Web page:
What do you think? Leave a respectful comment.

The May jobs report ‘misclassification error’ explained

New numbers from the U.S. Labor Department Friday surprised economists when the jobless rate dropped from 14.7 percent in April to 13.3 percent in May. But there was a note on the official report called a “misclassification error” that makes last month’s unemployment rate up to three points higher. The Wall Street Journal’s chief economics commentator Greg Ip joins Hari Sreenivasan to explain.

Read the Full Transcript

  • Hari Sreenivasan:

    New numbers from the Labor department yesterday surprised economists when the jobless rate dropped from 14.7 % in April to 13.3 % in May.

    Stocks rose and President Trump called reporters to the Rose Garden to announce the unexpected good news even though tens of millions of Americans are still out of work.

    But there was a note on the official report—pointing out a "misclassification error" — an error that makes last month's unemployment rate as much as three points higher.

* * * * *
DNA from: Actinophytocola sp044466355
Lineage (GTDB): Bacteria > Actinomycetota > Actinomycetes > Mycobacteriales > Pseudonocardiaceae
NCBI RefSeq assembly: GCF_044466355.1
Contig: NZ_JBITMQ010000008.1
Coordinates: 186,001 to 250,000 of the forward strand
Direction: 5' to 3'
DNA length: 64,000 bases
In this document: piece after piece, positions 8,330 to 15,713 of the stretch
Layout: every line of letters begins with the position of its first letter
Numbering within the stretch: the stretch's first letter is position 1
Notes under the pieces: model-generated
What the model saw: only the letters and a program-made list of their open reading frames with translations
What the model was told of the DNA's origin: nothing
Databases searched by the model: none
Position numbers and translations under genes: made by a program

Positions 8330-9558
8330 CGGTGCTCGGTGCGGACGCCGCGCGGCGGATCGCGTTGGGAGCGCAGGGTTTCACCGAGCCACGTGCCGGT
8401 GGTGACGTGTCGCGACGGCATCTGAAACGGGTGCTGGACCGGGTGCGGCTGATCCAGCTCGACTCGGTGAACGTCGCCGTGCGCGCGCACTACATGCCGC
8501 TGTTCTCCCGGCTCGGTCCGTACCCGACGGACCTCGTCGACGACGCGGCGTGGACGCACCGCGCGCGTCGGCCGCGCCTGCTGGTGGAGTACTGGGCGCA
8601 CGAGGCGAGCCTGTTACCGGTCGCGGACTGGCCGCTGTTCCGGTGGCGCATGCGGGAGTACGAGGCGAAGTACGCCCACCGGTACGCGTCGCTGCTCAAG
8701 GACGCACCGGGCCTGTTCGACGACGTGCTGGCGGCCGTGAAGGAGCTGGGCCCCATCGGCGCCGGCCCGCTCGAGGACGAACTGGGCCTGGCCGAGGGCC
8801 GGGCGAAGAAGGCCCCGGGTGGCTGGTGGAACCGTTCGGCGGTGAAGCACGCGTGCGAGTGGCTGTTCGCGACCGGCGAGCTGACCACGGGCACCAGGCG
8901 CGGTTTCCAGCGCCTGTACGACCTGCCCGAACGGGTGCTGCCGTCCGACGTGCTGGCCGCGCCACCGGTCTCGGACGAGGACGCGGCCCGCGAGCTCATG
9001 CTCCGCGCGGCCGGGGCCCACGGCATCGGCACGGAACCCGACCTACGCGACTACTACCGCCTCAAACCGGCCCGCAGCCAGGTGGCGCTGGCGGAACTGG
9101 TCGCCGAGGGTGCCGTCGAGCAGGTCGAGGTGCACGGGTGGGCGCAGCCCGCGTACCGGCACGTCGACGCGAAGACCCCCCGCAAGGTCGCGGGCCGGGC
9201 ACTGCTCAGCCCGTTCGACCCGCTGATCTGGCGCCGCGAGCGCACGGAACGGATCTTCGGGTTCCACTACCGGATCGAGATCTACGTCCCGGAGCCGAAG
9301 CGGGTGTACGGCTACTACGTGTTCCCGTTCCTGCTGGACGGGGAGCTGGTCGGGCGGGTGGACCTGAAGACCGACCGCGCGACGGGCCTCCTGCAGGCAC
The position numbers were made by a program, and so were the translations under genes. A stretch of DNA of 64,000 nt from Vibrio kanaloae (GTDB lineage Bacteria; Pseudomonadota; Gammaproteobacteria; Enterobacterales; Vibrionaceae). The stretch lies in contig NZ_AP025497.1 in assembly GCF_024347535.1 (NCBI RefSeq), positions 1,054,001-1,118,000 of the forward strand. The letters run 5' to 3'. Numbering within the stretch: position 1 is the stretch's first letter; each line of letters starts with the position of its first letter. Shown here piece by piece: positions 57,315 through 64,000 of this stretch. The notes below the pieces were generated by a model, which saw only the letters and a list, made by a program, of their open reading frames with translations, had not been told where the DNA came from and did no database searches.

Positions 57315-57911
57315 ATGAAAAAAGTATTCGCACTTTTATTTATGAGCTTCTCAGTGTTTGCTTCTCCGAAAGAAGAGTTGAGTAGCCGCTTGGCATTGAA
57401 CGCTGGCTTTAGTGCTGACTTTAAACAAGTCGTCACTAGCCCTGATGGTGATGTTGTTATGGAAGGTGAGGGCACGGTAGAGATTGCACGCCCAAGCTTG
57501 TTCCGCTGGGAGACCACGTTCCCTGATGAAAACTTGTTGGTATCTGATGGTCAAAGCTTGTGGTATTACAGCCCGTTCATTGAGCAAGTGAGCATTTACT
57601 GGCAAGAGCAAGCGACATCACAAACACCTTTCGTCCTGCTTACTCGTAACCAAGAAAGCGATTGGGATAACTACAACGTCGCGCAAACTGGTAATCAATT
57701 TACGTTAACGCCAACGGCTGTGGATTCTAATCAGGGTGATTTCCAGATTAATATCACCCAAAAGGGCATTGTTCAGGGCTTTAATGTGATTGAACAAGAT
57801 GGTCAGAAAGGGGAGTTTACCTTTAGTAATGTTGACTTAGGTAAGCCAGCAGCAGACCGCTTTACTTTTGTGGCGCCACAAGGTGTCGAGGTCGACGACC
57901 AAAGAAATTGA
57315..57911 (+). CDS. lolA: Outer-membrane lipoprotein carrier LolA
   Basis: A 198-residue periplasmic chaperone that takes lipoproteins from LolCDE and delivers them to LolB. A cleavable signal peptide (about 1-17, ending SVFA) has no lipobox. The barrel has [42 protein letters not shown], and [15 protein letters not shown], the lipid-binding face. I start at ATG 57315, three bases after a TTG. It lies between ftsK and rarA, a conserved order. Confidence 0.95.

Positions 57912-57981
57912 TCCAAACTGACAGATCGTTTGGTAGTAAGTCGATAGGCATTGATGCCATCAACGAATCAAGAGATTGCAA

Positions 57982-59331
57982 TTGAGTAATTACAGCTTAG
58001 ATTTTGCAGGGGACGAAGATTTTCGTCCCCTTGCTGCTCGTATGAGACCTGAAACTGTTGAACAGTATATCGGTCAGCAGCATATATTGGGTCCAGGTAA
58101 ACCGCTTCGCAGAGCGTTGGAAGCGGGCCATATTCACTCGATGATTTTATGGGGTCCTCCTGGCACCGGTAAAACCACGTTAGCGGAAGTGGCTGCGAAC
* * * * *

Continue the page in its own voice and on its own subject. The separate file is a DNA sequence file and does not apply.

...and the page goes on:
The Wall Street Journal's Chief Economics Commentator Greg Ip explained what was wrong with the numbers.

  • Greg Ip:

    So the numbers are a little bit distorted because of the unusual circumstances of the pandemic.

    People who are on temporary layoff are supposed to be classified as unemployed. For reasons that we're not really sure a lot of those people were, in fact, classified as employed.

    Now, the Bureau of Labor Statistics is aware of that problem. They told us that if you adjust for that error, then the unemployment rate is actually higher.

    How much higher? Well, the month of May, it would have been three percentage points higher but in the month of April it would've been five percentage points higher.

    So what do we take from that? Well, unemployment rose a lot more in April than we thought. But it also fell more in May than we thought.

  • Hari Sreenivasan:

    When we talk about numbers like 13 or 16 percent, compare that to where we were just six months ago.

  • Greg Ip:

    I know around, you know, January, February, we were down in the three percent area. Now we're dealing with unemployment rates that are the highest since the Great Depression.

    However, let's put that in context. We had 20 percent unemployment rates for years back in the 1930s. We've only had these double digit unemployment rates for a few months.

    I have to emphasize, we do not have good models for understanding where the economy is going at a time like this. It's just too soon to say how long we'll be dealing with this historic level of unemployment.

Listen to this Segment